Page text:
Warren Buffett, in his annual letter to Berkshire Hathaway shareholders last year, called America “the mother lode of opportunity.”
This year, his 50th at Berkshire’s helm, the world’s third-richest person could write something quite different.
When Buffett releases this year’s letter on Saturday, he may point to opportunities outside of the United States, after he recently decided to buy a German motorcycle accessories retailer and said he may shop more in that country.
That would mark a significant turn for Berkshire, a conglomerate with more than 80 businesses, giant stock investments and a $360 billion market value.
Buffett did not return a request for comment.
In his letter, eagerly awaited on Wall Street for Buffett’s candid thoughts on investing, business and life, the 84-year-old Buffett may detail his vision for Berkshire in the decades to come, including after he is gone.
His comparatively taciturn second-in-command, 91-year-old Charlie Munger, is also expected to express his thoughts.
“Warren Buffett recognizes that global investing is going to be an important part of the future,” said Michael Yoshikami, chief executive of Destination Wealth Management in Walnut Creek, California and a longtime Berkshire shareholder.
Buffett’s strategy of buying solid companies at low prices has gotten more difficult in the United States. In the first quarter of 2009, when the S&P 500 index was barely one-third of what it is now, stocks on average cost 12.9 times projected full-year earnings.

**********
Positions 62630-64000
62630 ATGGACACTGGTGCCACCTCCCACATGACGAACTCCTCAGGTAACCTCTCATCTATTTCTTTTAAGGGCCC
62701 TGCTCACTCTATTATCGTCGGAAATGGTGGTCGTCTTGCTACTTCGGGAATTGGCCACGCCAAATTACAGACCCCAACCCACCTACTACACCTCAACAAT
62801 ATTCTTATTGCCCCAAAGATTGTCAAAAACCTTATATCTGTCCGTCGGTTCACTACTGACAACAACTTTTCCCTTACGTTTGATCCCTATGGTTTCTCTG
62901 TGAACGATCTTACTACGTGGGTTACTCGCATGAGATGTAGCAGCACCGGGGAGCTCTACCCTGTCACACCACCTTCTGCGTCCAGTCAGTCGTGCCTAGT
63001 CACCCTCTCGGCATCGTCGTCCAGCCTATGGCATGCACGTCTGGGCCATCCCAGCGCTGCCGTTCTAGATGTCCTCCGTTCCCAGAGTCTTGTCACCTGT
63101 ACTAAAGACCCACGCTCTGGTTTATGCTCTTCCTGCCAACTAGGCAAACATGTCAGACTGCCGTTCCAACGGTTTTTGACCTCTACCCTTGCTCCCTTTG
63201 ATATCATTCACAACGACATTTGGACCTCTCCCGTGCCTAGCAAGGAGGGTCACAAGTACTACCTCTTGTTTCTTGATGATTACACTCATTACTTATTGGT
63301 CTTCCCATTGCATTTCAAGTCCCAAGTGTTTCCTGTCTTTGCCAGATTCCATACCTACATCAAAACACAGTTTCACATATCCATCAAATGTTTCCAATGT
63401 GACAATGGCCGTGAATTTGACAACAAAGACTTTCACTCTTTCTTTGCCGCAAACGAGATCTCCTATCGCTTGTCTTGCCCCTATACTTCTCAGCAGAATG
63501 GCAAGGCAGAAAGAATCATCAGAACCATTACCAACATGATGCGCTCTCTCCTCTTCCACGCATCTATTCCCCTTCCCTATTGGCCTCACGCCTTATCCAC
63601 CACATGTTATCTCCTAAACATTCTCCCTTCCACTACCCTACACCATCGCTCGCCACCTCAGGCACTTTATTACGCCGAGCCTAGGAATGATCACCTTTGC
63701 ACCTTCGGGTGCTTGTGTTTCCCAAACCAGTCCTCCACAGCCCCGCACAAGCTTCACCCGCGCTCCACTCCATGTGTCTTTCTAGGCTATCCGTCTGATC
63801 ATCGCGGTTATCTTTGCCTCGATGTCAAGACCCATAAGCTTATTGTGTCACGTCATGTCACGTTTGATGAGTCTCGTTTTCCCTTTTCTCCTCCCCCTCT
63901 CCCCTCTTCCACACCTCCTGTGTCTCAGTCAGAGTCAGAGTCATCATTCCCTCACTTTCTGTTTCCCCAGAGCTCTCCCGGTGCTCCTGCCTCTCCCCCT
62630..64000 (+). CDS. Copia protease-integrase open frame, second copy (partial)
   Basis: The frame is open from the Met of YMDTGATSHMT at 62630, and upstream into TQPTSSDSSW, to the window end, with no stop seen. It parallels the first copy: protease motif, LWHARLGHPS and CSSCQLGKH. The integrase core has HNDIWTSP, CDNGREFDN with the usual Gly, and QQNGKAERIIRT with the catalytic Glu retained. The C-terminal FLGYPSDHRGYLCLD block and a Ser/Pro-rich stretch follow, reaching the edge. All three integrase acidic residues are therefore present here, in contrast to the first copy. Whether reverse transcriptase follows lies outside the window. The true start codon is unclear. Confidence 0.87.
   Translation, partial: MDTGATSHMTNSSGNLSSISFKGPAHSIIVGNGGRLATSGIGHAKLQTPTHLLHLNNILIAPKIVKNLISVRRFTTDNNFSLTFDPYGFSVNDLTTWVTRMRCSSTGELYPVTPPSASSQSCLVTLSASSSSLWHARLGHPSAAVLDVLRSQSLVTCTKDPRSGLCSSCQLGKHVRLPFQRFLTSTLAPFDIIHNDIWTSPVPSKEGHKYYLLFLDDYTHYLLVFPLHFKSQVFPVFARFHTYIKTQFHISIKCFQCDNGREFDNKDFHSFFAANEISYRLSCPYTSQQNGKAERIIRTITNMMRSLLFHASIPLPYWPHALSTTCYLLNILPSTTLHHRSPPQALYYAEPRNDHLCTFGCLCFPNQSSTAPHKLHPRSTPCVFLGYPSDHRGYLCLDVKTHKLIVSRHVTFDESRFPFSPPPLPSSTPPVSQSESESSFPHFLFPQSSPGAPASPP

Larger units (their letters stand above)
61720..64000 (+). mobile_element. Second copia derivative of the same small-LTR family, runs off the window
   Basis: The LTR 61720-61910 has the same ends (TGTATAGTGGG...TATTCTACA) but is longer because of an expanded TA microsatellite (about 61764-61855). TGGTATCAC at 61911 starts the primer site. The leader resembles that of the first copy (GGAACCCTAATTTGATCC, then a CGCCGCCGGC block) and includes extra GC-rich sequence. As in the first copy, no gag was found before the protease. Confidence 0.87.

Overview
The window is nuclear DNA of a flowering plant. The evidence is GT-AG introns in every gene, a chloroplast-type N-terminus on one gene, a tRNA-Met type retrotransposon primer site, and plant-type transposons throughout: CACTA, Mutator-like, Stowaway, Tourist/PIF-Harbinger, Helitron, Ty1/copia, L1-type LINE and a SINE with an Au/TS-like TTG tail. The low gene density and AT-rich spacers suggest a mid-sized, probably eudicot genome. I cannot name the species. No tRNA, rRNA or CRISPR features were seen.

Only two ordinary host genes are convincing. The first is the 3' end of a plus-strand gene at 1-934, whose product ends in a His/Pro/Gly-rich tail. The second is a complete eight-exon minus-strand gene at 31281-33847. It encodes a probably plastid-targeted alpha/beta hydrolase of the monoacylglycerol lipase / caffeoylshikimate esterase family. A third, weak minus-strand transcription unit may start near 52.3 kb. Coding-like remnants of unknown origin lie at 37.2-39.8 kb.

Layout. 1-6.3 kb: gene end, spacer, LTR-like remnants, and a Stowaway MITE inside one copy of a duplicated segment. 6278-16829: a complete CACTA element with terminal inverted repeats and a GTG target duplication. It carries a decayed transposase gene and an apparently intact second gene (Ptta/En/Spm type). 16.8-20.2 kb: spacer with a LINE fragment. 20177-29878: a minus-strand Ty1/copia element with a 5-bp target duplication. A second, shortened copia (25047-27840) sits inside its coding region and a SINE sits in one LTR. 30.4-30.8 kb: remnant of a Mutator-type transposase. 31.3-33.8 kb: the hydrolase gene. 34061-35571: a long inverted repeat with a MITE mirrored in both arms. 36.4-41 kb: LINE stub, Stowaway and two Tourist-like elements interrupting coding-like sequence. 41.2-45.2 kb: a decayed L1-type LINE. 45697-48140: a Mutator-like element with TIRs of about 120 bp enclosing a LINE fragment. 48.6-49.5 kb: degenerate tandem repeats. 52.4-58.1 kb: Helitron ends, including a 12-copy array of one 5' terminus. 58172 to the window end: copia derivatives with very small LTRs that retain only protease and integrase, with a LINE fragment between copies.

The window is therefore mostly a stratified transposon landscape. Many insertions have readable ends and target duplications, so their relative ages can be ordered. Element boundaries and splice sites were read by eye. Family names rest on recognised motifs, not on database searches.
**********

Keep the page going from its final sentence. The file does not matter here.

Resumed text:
At the end of 2014, that multiple had reached 17.4, above the long-term average of 14.8 times earnings, meaning it costs more to get the same financial pop.
By contrast, the rest of the world’s growth has been sluggish. Germany is expected to grow just 1.3% this year, while the U.S. economy may expand 3.6%, according to the International Monetary Fund.
Though Buffett said this week the falling euro was not his primary driver for buying in Europe, it was a factor. The currency has slid about 20% against the U.S. dollar since May.
Dollars for doughnuts
In the last year, Berkshire has announced several purchases worth or estimated at a couple of billion dollars each.
These have included Procter & Gamble’s (PG) Duracell battery unit, the Van Tuyl auto retailer, and SNC-Lavalin Group’s AltaLink energy transmission unit in Canada.
Buffett also kicked in $3 billion toward Burger King’s purchase of Canadian doughnut chain Tim Hortons, which created Restaurant Brands International.
Burger King is run by Brazil’s 3G Capital, which shares ownership with Berkshire of ketchup maker HJ Heinz.
Berkshire ended September with $62 billion in cash, well above the $20 billion cash cushion Buffett likes. That leaves more than $40 billion to go shopping.
That means Buffett needs big purchases, which he calls “elephants,” to soak up significant amounts of money. He has said he would team up again with a partner such as 3G Capital.
“There may be opportunities overseas that he would certainly consider,” said Cathy Seifert, an analyst with S&P Capital IQ.
But even if Berkshire spreads its wings geographically, Seifert said, it will not turn its back on a good U.S. purchase.
“I definitely would not rule out the U.S.,” she said.
For more on Buffett, read Warren Buffett’s secret to staying young: “I eat like a six-year-old.”
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